Charge/s: Intentionally causing serious injury (ICSI) x 2.
Appeal Type: Appeal against sentence.
Facts: The male applicant and the female complainant were in a de facto relationship. On the day of the first offence, the applicant began punching the complainant and went to kick her in the face. The complainant put up her left arm to protect herself and the applicant’s kick broke her arm. After some delay, the applicant took her to the hospital. Three months later, the applicant started hitting the complainant and again the complainant put her arm up to defend herself and the applicant broke her right arm. Despite her excruciating pain, the applicant did not take the complainant to the doctor until the following day.
When the incidents were first charged, the applicant and the complainant had resumed their relationship and concocted a false version of events to exonerate the applicant. The relationship subsequently ended and the complainant went to the police. They were both charged with conspiracy to pervert the course of justice. The applicant was also charged with two counts of ICSI and sentenced to eight years imprisonment with a non-parole period of six years.
Issue/s: The sentence was manifestly excessive and the sentencing judge failed to give appropriate consideration to the totality principle.
Decision and Reasoning: The appeal was dismissed. The sentence imposed could not be said to be manifestly excessive. Further, the totality principle was appropriately applied. Kyrou AJA made a number of observations about family violence that have been cited in a number of subsequent judgments. The Court considered the serious consequences of violent domestic assaults and emphasised the importance of general deterrence in cases involving offences committed in the context of family violence. As at -:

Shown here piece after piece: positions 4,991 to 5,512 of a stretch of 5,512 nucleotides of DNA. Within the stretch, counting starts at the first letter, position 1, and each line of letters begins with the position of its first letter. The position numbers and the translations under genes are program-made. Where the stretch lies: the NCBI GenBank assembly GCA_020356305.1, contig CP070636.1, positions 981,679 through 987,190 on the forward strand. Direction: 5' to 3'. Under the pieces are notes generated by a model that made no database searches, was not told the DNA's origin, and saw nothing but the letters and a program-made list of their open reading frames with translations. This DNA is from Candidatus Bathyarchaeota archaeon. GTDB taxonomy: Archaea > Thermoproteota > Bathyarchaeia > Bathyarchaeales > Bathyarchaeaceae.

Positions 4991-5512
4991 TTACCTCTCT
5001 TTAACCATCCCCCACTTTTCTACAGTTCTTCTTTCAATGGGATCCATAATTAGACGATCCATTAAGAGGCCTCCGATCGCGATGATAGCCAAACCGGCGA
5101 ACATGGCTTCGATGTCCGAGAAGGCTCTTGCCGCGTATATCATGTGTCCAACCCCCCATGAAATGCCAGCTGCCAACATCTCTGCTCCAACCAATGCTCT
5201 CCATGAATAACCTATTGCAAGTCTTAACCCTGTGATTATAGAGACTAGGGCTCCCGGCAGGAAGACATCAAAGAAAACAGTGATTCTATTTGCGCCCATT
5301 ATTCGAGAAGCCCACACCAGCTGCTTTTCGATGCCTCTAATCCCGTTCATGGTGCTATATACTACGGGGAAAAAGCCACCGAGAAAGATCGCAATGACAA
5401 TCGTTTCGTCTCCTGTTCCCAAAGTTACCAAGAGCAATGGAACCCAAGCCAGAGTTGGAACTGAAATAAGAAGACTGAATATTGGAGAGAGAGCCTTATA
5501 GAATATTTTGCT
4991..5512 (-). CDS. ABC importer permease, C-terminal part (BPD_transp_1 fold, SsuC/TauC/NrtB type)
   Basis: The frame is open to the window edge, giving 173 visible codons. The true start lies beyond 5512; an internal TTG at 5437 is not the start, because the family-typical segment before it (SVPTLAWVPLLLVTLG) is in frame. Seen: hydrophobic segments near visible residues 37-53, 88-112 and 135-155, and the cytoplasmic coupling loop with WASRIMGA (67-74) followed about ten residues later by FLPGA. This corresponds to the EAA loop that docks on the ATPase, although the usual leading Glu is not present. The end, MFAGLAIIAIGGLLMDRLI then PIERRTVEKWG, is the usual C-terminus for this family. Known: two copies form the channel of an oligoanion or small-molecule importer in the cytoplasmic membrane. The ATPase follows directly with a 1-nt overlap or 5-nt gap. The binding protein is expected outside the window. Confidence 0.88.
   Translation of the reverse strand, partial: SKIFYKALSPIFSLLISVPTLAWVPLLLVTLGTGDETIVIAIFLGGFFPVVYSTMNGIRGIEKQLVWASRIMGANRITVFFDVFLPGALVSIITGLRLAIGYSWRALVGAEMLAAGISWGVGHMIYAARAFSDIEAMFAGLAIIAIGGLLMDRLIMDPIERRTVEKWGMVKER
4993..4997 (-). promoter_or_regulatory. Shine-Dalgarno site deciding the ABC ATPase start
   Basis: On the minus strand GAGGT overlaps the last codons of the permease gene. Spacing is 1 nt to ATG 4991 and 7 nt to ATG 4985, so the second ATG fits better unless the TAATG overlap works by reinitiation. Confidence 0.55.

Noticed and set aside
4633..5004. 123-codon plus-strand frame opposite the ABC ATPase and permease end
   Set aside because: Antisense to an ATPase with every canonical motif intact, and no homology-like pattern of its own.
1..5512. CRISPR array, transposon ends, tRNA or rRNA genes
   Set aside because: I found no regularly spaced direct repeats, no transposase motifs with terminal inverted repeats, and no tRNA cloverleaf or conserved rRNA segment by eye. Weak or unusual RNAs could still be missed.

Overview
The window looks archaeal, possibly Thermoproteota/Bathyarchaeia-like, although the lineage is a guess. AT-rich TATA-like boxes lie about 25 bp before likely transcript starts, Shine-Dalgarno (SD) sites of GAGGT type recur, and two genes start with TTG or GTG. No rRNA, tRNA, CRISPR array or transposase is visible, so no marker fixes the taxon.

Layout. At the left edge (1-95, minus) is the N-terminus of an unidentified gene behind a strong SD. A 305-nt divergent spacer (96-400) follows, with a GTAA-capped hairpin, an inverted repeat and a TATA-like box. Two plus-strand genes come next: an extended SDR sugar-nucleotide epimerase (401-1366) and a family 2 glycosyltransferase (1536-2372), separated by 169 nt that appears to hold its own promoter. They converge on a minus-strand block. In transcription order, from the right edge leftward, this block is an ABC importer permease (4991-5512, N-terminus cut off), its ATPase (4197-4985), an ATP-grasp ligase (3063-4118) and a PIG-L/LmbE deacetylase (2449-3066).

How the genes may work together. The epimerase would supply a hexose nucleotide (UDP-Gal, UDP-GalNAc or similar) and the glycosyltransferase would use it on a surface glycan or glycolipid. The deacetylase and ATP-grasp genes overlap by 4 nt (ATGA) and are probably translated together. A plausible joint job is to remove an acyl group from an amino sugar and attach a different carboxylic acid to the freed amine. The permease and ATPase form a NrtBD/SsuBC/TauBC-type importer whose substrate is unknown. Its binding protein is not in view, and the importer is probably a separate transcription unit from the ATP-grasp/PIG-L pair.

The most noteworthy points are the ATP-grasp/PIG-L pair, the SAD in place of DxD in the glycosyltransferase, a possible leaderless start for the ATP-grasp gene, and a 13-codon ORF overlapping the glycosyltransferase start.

‘Historically perpetrators of family violence were rarely prosecuted. Even when offenders were convicted of such offences, they often received lenient sentences. Fortunately the criminal law now gives greater recognition to the devastating effects of family violence. It has also been recognised that women who are killed by their husband, boyfriend or de facto partner have frequently been assaulted by them many times previously. This makes both specific and general deterrence very important factors in sentencing men who assault their partner.
The effects of family violence are now well documented. They are not confined to physical injury. Victims often feel responsible for the violence and ashamed that they were not able to prevent the perpetrator from offending. As occurred in this case, it is common for victims to deny or conceal that their partners have assaulted them until the violence becomes unbearable … Victims who have been dominated, controlled and beaten by their partners over a significant period experience serious and longlasting psychological trauma. As in the present case, the physical effects of the violence and its erosion of the victim’s confidence can also affect their ability to participate in paid work and have other serious financial effects’.
His Honour reiterated at :
‘General deterrence is of fundamental importance in cases of domestic violence. The victims of such violence are often so enveloped by fear that they are incapable of either escaping the violence or reporting it to the authorities. The key to protection lies in deterring the violent conduct by sending an unequivocal message to would-be perpetrators of domestic violence that if they offend, they will be sentenced to a lengthy period of imprisonment so that they are no longer in a position to inflict harm’.